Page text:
Over the past few months, we have had the opportunity to connect, train and exchange ideas with a great number of teachers around the world. During these talks, the most recurring topics of conversation have always been the problems and needs that their students had in this new reality and what kind of solutions we could offer as teachers.
After many conversations, we identified that most educators had asked themselves the same questions during this pandemic What is the best type of activity for my students? How should I evaluate these activities? How can I prevent my students from searching for the answers online or copying them?
The answer is simple: we need to create activities where it does not matter if our students copy or search for information. These activities should focus on applying the knowledge learned in a meaningful way and not just on content memorization.
These types of activities are so-called authentic activities defined by Jon Mueller as
"A form of assessment in which students are asked to perform real-world tasks that demonstrate meaningful application of essential knowledge and skills."
Fortunately, the use of these authentic activities by educators is on the rise, thanks to the new technology and new tools that arise every day, and that allows us to create real educational experiences that we could not even dream of before.
Of all the educational tools and experiences we have developed in our classroom, today we are going to focus on using Minecraft EDU as a tool and on the ancient civilizations of history as content.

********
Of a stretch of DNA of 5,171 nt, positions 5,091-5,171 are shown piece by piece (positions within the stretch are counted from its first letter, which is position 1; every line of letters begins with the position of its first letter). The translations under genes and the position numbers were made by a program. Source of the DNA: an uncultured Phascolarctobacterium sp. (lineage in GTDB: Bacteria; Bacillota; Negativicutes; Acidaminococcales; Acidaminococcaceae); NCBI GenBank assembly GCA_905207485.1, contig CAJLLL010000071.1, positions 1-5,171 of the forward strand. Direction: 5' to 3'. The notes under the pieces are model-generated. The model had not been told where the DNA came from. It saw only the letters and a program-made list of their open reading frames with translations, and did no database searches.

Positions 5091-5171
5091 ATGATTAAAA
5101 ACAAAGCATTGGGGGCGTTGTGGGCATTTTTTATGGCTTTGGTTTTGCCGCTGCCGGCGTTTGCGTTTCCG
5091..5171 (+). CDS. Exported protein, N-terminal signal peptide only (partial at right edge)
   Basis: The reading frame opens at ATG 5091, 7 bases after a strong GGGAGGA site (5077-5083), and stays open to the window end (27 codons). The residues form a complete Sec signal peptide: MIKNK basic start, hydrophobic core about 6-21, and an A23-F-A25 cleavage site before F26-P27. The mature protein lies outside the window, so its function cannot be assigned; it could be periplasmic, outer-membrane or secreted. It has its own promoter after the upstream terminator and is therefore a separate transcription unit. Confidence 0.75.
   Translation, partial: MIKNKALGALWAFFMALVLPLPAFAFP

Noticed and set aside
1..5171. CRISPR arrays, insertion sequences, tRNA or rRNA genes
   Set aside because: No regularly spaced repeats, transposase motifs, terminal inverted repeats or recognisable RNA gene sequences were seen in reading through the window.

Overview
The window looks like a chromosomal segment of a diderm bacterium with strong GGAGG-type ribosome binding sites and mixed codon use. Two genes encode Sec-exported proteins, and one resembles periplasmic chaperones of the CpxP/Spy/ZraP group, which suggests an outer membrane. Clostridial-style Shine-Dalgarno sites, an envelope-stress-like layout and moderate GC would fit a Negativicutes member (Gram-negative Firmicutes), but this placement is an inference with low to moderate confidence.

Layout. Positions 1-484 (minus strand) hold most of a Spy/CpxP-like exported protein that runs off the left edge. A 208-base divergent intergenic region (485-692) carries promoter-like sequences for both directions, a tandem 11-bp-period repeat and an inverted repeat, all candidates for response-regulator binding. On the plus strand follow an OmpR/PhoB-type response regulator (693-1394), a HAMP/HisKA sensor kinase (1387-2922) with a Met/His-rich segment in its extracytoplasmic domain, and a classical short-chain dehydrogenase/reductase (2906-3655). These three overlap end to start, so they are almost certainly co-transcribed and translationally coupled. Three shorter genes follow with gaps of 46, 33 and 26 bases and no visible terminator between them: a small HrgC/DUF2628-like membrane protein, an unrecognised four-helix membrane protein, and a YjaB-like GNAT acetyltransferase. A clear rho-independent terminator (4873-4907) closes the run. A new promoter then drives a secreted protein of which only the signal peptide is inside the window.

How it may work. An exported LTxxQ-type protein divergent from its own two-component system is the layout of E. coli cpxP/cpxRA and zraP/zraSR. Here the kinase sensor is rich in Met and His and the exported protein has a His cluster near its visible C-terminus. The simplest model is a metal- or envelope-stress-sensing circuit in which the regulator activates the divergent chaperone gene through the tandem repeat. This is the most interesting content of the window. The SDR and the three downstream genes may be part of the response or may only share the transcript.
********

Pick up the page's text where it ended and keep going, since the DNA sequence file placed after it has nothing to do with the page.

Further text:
Minecraft EDU as a tool to create authentic activities
A few years ago, we realized that our way of teaching history and that our tests did not have a real impact on our students' learning. They studied different civilizations, wrote everything they had learned about them on a piece of paper, teachers graded it, and we moved on to the next civilization. They gobbled up the information, vomited it on test day, and the next day they had forgotten what they had studied.
For this reason, we decided to change the way we taught and evaluated history. We removed paper exams and started using Minecraft EDU as a tool to evaluate their learning.
How do we use Minecraft to evaluate their knowledge?
For this, we asked our students to build a Minecraft world based on the civilization we are studying. To build this world they must apply everything they have learned during the unit. From the appearance of houses to replicating their daily lives or even recreating the great wars these civilizations had.
The creation process begins with the planning of the world. This part of the process is done in a written manner and students must organize and plan all the stages that make up the project. We will talk about these stages in the next blog post.
We also created working groups to enhance communication and collaboration during this process. In this way, we are not only evaluating and developing knowledge, but we are also giving opportunities for our students to develop other skills such as collaboration, communication, problem-solving, technology management, etc.
Another of the most important features of this way of evaluating is that it is a formative assessment, students learn during the evaluation process. For example, if they do not know what material the houses were built in Mesopotamia, they should search for it and use this information during the construction of their world.
Paper test vs Test in Minecraft
Did you like this blog? Do not miss the next blog post in which we will explain the detailed process that we follow in the realization of projects with Minecraft. Including materials and strategies to make your projects a success.